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Ralph Klein’s Real Legacy

Forget debt-slashing. The premier’s greatest achievement is a one-party state so deeply entrenched that it may never be dislodged.

By Frank Dabbs

His critics may tell you that Ralph Klein, the 12th premier of Alberta, has done nothing much since winning his fourth general election. A little golf, a little fishing, receiving the Queen during the province’s half-hearted centennial celebrations, deigning to attend vacuous sittings of the legislature. Slouching toward his place in some bucolic corner of history.

Not so.

His supporters may tell you that his legacy is a new fiscal order without government debts and deficits.

Not so.

It was, in fact, Klein’s predecessor, Don Getty, who framed and launched Alberta’s fiscal revolution. In the aftermath of extremely low oil and gas prices in the mid-eighties, Getty slashed public spending on social programs. When he was invested into the Alberta Order of Excellence in 1999, his citation noted that he “began the process of fiscal restraint in difficult economic times.”

In an April 2006 Edmonton Journal interview, Getty said, “(Klein) continued what we were doing. The debt and deficit was solved by God. Or Mother Nature, maybe. It was the price of oil, not any special creation.”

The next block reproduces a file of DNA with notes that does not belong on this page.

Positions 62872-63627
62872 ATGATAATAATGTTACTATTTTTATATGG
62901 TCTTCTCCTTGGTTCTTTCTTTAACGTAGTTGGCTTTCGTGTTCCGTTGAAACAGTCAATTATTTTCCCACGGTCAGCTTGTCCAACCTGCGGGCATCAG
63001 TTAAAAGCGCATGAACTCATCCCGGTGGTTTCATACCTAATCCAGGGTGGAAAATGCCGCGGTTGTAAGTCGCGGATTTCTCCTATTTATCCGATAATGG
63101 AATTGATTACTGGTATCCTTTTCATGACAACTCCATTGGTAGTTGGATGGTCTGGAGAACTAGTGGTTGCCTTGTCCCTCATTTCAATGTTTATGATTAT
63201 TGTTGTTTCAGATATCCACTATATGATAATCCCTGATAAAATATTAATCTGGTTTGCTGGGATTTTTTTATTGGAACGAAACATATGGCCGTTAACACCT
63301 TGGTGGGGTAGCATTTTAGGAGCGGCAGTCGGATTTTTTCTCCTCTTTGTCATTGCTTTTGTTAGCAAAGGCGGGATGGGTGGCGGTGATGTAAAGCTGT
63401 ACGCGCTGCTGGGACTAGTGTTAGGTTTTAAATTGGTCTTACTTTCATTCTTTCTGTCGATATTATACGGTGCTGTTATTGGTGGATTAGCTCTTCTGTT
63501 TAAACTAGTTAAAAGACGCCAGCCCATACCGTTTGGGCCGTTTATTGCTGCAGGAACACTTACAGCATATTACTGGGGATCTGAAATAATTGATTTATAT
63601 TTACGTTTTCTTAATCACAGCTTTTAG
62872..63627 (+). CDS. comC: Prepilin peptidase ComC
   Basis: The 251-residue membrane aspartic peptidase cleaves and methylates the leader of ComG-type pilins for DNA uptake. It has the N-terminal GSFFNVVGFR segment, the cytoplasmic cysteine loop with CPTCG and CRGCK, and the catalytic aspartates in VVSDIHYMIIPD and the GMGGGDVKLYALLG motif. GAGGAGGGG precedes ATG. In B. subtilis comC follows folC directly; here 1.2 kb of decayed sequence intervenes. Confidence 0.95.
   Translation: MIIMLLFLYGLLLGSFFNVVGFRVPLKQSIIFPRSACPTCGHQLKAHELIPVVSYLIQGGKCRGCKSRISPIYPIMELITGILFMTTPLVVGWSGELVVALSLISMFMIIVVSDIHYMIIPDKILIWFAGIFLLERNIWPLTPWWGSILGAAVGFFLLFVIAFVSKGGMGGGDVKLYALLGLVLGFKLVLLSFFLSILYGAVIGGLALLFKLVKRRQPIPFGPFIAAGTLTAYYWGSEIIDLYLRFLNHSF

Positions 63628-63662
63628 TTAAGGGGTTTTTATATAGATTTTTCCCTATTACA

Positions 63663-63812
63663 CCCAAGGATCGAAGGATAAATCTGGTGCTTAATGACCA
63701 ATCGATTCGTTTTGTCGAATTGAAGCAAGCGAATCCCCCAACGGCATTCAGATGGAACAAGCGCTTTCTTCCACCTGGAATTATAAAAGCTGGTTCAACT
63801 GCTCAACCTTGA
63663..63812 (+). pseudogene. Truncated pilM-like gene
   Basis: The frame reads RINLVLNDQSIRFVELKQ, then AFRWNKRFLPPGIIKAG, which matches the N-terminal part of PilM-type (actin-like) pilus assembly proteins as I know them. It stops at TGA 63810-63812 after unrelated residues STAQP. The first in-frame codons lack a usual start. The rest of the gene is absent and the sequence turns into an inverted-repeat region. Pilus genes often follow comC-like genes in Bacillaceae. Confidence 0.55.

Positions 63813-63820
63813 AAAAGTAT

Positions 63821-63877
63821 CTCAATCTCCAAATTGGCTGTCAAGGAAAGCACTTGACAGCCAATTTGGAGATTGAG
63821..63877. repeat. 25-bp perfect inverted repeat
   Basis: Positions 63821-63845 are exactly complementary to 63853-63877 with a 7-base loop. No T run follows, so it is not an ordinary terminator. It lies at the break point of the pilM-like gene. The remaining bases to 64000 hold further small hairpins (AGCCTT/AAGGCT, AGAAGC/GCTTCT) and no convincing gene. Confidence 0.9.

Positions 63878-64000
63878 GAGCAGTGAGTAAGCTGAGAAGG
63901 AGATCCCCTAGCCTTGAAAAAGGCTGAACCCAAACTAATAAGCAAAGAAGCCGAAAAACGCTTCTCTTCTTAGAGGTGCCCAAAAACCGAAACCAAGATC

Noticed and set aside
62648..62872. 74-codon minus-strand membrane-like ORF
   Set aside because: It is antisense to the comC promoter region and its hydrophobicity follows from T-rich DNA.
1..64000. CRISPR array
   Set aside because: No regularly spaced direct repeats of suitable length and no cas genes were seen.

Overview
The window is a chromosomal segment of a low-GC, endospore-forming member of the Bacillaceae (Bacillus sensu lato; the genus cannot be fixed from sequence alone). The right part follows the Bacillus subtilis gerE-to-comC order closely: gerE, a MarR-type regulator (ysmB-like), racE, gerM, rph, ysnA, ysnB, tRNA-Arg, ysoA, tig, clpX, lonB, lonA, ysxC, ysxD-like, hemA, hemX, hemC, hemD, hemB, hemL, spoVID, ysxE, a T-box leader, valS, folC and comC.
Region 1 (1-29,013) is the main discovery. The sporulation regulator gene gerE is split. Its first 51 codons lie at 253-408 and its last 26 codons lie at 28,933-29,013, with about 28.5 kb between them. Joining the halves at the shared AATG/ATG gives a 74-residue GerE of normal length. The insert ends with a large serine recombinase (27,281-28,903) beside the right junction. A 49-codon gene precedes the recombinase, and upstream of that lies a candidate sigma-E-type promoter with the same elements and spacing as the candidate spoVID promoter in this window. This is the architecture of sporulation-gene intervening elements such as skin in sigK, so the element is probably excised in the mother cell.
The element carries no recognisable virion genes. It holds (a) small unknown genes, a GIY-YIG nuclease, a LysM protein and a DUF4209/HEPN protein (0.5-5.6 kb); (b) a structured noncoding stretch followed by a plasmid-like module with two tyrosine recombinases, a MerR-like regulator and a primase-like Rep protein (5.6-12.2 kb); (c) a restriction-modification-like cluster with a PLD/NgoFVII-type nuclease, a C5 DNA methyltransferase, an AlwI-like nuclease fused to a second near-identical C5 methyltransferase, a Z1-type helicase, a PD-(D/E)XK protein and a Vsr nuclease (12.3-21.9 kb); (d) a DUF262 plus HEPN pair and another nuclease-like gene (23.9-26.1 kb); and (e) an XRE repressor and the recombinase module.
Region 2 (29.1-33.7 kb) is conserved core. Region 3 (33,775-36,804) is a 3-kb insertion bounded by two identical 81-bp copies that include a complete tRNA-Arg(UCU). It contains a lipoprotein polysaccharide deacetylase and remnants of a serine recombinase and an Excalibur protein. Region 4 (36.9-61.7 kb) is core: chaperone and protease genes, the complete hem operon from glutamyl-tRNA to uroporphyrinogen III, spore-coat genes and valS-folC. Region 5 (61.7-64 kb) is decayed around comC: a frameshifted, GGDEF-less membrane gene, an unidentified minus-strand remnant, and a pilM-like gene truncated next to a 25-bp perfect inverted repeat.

So what is Ralph Klein’s legacy? Nothing less than a total transformation of how Albertans are governed.

Since November 22, 2004, when his government was re-elected handily in spite of a desultory campaign, Klein has consolidated the unwritten constitutional framework for a workable one-party state, now so deeply entrenched in Alberta’s economy and political culture that it may never be dislodged. He has completed the creation of the first functional post-democratic government in North America, run by elites for elites—with the citizenry left on political standby to profit from a predatory economy if it can, and otherwise to fend for itself.

What is more breathtaking is that this constitutional coup d’état has taken place within the framework of the law, without the need of a secret midnight cabal, and is accepted (or at least acquiesced to) as one more Alberta Advantage.